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Convert a Mountain Sled to a Crossover... on a Budget

Test rider Ryan Veltum's how-to
2009 Ski-Doo Summit 154
Quick and painless. Test rider Ryan Veltum and his dad Butch Veltum did a quick “trail upgrade” to this 2009 Ski-Doo Summit 154 to make it trailable.
Like most loyal AmSnow readers, snowmobiling has been my passion for many years. Fortunately, a couple times a year I get to ride with the staff from AmSnow, but I am an average rider on a budget just like most people. If you’re like me, trail riding isn’t the only type of riding you enjoy.

Backcountry riding in the mountains and off-trail in the Midwest have become increasingly popular the in last 15 years. We do this riding quite a bit.

Manufacturers have also taken notice and are producing appropriate sleds, like the Ski-Doo Renegade Backcountry, the Arctic Cat High Country, the Polaris SwitchBack Assualt and the Yamaha Sidewinder in various crossover trims and packages.

The Plan
I set out this fall with a small budget of $4500. This included the purchase of my machine and all the accessories needed to ride it in either the mountains, the far northwoods of Wisconsin, or the powder play areas of the Upper Peninsula of Michigan.
146" skid from Ski-Doo Summit
Photo 1
2009 Ski-Doo Summit converted from 154" - 146"
Photo 2
Photo 3

After months of searching online and patiently waiting for a deal, I found a 2009 Ski-Doo Summit X 154 800R with roughly 2200 miles on it. I was originally looking for a 146” track length, but those are harder to come by in my price range. I had the main ingredient and planned to convert my Summit mountain-machine into the ultimate backcountry/trail crossover sled.

First off, the best investment you can make for this project is to buy a Ski-Doo Racing Handbook for your model year sled. It will guide you through almost all the work needed to convert your sled. Also, always check with a dealer for correct parts if you are unsure.

Getting started

Let’s start with the rear suspension. I got a 2009 Summit 146” skid that I found from a parted-out sled on the Internet, then I installed some extra bogie wheel kits and a set of ice scratchers. If you find a skid complete with shocks and in decent shape, that can save some time on the switch-over. I added a set of ice scratchers for low snow conditions, since I don’t run studs. (Photo 1)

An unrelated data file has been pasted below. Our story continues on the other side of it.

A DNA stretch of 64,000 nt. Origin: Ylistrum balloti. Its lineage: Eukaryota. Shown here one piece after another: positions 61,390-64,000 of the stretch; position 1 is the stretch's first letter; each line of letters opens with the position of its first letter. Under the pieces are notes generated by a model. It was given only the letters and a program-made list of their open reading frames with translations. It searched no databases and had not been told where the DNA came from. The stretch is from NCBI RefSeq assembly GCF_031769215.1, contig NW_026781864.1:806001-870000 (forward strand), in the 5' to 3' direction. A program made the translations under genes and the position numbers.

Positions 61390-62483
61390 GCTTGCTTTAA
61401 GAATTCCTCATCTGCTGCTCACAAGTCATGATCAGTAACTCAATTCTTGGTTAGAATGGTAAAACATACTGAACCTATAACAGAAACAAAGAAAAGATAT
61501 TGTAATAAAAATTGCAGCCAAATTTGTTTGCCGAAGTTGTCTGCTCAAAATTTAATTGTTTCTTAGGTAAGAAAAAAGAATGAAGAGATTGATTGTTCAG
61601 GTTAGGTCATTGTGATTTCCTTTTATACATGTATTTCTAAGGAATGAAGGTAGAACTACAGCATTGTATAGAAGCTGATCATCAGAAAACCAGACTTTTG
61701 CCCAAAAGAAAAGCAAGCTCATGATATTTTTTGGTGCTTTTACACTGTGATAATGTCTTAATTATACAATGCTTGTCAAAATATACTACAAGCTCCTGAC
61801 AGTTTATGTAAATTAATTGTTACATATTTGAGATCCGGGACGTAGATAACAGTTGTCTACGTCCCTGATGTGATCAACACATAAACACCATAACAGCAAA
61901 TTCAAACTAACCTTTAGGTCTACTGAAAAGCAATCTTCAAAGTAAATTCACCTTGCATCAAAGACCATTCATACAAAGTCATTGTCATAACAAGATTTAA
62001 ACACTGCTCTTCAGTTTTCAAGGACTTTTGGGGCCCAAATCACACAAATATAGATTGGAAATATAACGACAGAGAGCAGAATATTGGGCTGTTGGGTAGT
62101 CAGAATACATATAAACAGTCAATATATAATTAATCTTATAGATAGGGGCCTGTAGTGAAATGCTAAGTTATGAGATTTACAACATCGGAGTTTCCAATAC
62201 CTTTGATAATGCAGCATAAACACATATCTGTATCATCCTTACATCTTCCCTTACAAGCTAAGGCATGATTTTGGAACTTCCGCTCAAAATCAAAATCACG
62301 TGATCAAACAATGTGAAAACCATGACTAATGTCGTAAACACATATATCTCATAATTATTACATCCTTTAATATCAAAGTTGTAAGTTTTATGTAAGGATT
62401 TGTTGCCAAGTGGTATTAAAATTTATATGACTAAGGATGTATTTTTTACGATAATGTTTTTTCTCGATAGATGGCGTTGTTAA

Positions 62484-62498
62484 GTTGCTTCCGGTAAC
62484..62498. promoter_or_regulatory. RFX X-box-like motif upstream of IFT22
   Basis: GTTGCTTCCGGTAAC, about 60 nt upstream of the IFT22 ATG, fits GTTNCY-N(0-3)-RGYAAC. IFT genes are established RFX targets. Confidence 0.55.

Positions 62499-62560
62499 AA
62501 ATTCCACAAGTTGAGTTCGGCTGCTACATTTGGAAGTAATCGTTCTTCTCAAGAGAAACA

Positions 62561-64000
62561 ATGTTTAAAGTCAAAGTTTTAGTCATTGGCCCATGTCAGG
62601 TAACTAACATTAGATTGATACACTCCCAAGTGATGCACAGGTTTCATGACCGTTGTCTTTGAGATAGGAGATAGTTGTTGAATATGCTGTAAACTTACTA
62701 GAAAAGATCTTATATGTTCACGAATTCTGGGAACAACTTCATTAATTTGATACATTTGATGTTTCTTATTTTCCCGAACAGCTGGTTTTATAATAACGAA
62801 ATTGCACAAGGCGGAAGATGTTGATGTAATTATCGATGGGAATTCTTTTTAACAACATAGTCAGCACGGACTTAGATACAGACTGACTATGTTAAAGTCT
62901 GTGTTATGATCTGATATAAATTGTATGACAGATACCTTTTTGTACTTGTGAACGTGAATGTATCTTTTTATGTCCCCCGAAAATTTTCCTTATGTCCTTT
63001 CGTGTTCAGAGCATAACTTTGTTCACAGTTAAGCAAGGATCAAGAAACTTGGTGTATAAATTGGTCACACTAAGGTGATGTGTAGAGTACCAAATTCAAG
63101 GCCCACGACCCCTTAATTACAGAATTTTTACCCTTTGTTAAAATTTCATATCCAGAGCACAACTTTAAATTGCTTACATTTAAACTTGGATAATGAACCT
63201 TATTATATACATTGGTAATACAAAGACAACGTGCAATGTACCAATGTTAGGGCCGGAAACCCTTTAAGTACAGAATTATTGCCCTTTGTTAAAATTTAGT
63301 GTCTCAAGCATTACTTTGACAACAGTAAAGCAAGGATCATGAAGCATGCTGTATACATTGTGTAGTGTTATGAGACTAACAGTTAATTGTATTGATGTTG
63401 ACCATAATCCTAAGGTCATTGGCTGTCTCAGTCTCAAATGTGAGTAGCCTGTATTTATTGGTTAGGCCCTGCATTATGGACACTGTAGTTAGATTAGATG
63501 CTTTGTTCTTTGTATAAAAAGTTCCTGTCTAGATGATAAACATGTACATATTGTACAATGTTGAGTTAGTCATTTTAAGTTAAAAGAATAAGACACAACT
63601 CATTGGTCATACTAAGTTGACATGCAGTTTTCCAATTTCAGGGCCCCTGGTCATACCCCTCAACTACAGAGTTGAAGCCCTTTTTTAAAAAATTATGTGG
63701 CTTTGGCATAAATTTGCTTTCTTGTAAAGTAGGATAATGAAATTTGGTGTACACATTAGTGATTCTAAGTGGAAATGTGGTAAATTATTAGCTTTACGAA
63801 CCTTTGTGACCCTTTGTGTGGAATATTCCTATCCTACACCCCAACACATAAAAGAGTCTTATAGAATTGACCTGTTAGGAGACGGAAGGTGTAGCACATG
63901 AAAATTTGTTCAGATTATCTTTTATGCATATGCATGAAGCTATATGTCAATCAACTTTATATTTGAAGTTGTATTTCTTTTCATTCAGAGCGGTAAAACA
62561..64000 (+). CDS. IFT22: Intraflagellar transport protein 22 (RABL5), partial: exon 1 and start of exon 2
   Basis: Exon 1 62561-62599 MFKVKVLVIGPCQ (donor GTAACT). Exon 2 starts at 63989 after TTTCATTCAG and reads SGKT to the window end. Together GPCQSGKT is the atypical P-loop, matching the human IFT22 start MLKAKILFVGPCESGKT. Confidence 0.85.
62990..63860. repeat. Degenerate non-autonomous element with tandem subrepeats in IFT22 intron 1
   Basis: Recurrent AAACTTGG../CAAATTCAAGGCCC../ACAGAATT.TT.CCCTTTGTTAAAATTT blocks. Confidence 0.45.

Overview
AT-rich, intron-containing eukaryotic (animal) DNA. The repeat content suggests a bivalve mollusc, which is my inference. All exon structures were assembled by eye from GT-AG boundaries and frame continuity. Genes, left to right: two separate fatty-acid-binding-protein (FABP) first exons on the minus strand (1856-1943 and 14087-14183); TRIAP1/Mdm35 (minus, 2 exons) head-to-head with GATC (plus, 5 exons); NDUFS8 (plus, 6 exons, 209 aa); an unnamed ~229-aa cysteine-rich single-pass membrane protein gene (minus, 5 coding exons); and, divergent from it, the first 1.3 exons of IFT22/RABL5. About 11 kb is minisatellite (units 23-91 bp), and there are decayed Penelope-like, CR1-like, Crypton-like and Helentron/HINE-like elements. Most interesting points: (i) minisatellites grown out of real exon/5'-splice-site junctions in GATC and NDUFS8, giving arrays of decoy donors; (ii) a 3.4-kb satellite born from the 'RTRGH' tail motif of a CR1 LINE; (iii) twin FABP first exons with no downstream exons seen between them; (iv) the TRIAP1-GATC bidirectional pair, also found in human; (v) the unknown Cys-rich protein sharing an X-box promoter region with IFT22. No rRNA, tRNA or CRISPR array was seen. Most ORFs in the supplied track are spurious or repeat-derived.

As far as tracks go, that’s a big decision you almost have to have a “come to Jesus” moment with yourself about. I consider myself a 60 percent on-trail, 40 percent off-trail rider in the UP and around my house. I have found that the Camso 9094H Cobra 15x146x1.352 is a great all-around track. Camso also offers a Cobra 1.6-inch track, if that is more your style and liking. (Photo 2)

Another important aspect when changing your sled over to be more of a crossover is to determine your comfortable ski stance. It all depends on your preference. I could run mine at 38 or 40 inches wide. I always ride with the skis in the narrower position and I don’t believe the sled feels tippy, but especially shorter folks often feel differently. If you are more of a trail rider, setting them to 40” might suit your riding style. (Photo 3) Also, when you go to a shorter lug track, you will want to make some gearing changes. I went with a 104-length chain too. You can go with either a 23, 24 or 25-tooth top gear as well, while leaving the bottom at a 45 tooth. This change will help for an overall nicer trail riding experience and you won’t run out of gear as quickly.

Finally, your clutching may be the most important change. I replaced the Summit’s standard primary spring and weights and adjustable pin kits and primary springs. I am running a 160 – 320 spring with 18 grams of pin weight. This works well for where we most often ride at roughly 900 feet above sea level.

I used the standard carb settings, but roughly going up in altitude equals down 10 main jet numbers per 2,000 ft.
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